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Saturday, April 19, 2014
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Published: 5/8/2004

First Secor, now Lathrop

IF THE Lathrop House in Sylvania is moved from its present site, where fugitive slaves once hid in its basement, its historical value will immediately plunge. When that happens, and it now appears likely, it's another testimonial to this region's sad disregard for history.

The community has been down this road before, and oddly enough, the last time, a church was the owner of a threatened landmark property, too.

The former Secor apartment building in the 800 block of Superior Street was one of Toledo's oldest. It's not there any more, a tribute to the tear-down mentality that has prevailed here for so long.

A 20-month long legal battle to save Secor apartments in 1987 and 1988 was halted when the Holy Trinity Greek Orthodox Church razed it. Gone is the building that a member of a notable Toledo family, Joseph Secor, built in 1867. It was on the National Register of Historic Places, and was believed to be one of Toledo's first townhouses. But how would anybody today know that? The building doesn't exist. The structure, with its delicate Italianate architecture, was replaced by a parking lot.

What else is expected in a society which lacks respect for historic structures that define a community? Sadly, it appears that historic preservationists are fighting similar attitudes today as they battle to keep the Lathrop House at its original site on the ravine.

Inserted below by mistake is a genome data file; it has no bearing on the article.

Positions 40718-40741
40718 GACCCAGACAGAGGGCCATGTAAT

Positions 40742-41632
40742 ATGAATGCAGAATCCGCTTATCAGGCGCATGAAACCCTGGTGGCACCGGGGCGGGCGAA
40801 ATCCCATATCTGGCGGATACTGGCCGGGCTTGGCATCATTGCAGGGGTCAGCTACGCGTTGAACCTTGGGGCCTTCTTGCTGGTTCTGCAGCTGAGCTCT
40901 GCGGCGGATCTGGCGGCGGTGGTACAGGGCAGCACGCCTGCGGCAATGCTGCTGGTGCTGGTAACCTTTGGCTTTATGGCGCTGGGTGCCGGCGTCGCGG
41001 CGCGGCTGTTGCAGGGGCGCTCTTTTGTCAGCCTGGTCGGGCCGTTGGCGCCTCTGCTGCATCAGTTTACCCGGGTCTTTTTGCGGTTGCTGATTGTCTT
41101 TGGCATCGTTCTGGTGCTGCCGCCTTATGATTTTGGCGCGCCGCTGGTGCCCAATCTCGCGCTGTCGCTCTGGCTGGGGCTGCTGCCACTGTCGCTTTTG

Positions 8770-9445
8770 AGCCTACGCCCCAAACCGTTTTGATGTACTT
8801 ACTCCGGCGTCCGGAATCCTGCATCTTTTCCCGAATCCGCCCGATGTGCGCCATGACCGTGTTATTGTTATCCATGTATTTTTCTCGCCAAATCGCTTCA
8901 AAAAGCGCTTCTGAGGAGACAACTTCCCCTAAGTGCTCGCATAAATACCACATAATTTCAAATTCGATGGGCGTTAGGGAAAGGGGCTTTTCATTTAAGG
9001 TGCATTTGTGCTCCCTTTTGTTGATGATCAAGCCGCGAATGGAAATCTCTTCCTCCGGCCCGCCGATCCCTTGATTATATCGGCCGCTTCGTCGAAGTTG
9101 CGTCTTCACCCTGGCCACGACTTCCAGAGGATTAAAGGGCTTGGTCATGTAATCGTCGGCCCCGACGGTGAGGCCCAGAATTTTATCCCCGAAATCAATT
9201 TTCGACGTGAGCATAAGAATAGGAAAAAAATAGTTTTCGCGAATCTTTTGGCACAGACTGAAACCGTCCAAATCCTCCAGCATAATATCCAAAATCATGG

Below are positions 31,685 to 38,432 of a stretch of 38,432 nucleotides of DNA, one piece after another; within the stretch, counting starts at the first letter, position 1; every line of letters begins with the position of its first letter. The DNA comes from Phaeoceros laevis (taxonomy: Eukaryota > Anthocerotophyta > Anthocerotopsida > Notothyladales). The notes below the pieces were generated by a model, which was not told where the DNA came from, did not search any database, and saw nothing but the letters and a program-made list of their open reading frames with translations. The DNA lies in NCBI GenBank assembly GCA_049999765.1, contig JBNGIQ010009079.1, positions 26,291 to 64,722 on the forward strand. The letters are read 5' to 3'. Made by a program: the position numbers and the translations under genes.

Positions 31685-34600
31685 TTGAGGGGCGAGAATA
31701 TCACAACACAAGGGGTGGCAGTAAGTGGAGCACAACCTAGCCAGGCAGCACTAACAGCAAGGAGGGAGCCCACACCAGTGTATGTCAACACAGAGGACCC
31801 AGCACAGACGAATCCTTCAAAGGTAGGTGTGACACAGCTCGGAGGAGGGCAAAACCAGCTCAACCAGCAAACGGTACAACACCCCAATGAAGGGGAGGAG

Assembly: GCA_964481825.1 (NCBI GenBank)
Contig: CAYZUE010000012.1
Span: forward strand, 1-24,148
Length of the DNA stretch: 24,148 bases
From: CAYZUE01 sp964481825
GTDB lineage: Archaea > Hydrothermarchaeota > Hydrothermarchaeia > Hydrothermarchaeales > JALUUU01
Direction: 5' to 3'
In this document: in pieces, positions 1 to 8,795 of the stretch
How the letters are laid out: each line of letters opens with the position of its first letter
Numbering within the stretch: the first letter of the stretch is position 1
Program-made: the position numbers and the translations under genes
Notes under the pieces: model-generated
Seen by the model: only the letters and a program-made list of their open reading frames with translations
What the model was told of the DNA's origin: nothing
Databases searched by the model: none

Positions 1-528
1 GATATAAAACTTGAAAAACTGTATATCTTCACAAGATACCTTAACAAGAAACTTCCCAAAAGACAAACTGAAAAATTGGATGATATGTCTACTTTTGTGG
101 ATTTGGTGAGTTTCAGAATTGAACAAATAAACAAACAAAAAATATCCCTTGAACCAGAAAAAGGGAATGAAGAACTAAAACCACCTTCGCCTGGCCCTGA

Meanwhile, the city of Sylvania is seeking an affordable bid to move it. After more than 2 1/2 years of struggling to save what many believe was an important stop on the Underground Railroad, the fate of the house is back in the hands of its owner, St. Joseph Catholic Church. The church is across the street, and claims it needs the site for expansion.

Work has already begun to prepare the house for moving, apparently to a temporary site until a contractor is secured for the permanent relocation.

Some of the same preservationists who mourned the doomed Secor building are among those who have tried to keep the church from razing or moving the Lathrop House. As noted historian Ted Ligibel watched the demolition of the Secor building, he said, "It's the kind of character that we will never see again." He has similar feelings about the Lathrop House.

It's ironic that two of our churches, institutions which by definition revere the legacy of the past, have been so shortsighted. Moving the Lathrop House is the equivalent of destroying it.



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